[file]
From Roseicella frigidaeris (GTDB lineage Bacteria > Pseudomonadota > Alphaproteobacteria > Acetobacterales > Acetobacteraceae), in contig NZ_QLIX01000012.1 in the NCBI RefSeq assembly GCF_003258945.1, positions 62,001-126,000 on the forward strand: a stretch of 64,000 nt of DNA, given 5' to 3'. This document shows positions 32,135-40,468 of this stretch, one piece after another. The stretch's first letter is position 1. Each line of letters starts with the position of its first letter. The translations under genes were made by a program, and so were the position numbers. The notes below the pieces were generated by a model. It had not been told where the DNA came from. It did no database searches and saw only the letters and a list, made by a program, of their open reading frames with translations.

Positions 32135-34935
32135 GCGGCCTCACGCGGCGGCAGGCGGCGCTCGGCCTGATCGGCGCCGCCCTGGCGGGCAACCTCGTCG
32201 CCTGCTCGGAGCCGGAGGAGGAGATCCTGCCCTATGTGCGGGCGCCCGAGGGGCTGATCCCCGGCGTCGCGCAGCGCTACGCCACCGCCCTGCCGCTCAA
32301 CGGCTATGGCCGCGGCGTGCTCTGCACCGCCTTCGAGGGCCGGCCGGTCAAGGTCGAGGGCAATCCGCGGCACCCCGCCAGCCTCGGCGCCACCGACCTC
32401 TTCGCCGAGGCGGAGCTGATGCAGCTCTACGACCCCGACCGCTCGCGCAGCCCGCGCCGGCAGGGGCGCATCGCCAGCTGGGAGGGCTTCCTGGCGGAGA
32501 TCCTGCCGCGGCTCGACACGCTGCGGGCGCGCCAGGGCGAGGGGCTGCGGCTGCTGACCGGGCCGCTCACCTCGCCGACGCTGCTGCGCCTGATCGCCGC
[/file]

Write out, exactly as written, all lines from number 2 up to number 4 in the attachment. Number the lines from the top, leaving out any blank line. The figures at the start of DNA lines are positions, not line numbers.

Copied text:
Positions 32135-34935
32135 GCGGCCTCACGCGGCGGCAGGCGGCGCTCGGCCTGATCGGCGCCGCCCTGGCGGGCAACCTCGTCG
32201 CCTGCTCGGAGCCGGAGGAGGAGATCCTGCCCTATGTGCGGGCGCCCGAGGGGCTGATCCCCGGCGTCGCGCAGCGCTACGCCACCGCCCTGCCGCTCAA